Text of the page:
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Flanders’ DRIVE research shows wireless EV charging is feasible and safe

Average efficiency of charging systems used in the study exceeds 90%, says Flanders’ DRIVE director

Flanders’ DRIVE, a Flemish non-profit organization working for the vehicle industry, has shared the results of a feasibility study conducted on wireless charging of electric vehicles (EVs), showing that the technology is feasible, safe and use-friendly. The study was conducted over a period of two and a half years in conjunction with nine companies and two universities focusing on the dynamic charging of buses and stationary charging of cars. Project partners include Bombardier, Energy ICT, Infrax, Inverto, Catholic University Leuven, Mobistar, NXP, OCW, Van Hool, Volvo Cars Company and Free University Brussels.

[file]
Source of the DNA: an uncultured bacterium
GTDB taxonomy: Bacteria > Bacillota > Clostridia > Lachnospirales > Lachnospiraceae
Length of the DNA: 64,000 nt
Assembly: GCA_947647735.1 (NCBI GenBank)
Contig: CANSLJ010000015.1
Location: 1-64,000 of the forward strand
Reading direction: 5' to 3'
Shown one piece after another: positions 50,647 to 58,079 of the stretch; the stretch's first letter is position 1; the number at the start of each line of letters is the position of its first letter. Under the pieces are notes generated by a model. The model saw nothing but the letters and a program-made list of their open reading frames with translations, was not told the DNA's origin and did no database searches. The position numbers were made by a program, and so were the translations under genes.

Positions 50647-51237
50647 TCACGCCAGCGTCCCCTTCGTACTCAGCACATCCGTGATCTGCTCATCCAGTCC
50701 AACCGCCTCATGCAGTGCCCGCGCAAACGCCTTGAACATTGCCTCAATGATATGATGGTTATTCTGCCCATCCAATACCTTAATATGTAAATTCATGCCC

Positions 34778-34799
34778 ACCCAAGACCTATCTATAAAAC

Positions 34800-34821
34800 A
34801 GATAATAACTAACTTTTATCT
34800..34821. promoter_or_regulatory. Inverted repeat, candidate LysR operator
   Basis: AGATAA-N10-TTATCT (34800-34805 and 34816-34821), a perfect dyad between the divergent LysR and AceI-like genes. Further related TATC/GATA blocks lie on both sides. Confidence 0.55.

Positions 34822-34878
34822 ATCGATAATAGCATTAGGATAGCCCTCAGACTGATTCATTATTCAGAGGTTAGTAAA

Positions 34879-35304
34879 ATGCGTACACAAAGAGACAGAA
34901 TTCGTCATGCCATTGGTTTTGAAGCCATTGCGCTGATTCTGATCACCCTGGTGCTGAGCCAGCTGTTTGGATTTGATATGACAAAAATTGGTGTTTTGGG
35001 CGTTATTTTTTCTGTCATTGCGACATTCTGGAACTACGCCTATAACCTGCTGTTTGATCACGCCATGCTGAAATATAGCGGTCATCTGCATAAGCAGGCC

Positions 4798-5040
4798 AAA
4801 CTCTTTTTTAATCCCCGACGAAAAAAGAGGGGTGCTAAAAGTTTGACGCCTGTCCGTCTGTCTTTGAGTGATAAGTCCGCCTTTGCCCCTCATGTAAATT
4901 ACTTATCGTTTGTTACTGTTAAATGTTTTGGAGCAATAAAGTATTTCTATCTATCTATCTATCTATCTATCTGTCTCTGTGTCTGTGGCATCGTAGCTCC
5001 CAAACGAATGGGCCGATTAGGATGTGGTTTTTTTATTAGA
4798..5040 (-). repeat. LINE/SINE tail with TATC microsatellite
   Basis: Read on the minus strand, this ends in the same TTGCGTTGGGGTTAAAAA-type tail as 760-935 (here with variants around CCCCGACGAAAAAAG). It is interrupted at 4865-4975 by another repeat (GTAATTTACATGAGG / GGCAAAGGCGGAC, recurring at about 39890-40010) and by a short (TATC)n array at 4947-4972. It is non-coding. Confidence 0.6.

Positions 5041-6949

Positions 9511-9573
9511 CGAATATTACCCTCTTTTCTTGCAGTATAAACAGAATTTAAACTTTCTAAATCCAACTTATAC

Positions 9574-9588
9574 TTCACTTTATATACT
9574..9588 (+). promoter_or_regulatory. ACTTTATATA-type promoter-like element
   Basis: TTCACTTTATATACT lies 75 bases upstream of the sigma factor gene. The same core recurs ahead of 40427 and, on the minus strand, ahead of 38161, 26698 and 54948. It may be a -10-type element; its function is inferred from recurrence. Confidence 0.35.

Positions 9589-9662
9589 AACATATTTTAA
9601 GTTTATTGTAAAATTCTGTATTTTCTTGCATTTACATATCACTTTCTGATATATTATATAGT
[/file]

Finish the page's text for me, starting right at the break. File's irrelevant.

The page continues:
Significance: Inductive charging is drawing attention over the traditional EV charging systems, which depend on fixed sockets and cords as long as 18 feet. Inductive charging equipment, on the contrary, is in the form of charging plates, on top of which an EV is placed. It charges a vehicle via an electromagnetic field which transfers the energy. Its integration into the parking spaces and road surface could also provide a variety of benefits, including increasing range, or even reducing the size of the currently costly batteries in EVs. For the study, the participants integrated systems for wireless charging in a car and a bus and also in a charging station at Flanders’ DRIVE and a section in the road surface of the N769 in Lommel (Belgium) which was used as a test track. The project used a system charging for an electric car within seven hours, which is also suited for charging at home or work. The project also tested a system charging the car in one hour. In case of bus, the project studied the charging for stationary as well as moving buses. In case of driving, the study notes that special attention is required while positioning the bus on the road for proper charging. Flanders’ DRIVE research study shows that wireless charging is safe in both the cases – stationary and driving. “The study shows that wireless charging using an inductive system can be done almost as efficiently as charging with a cable. The average efficiency of the charging systems used in the study exceeds 90% and such both for stationary and dynamic charging at speeds up to 70 km/h,” said Renilde Craps, Director of Flanders’ DRIVE.


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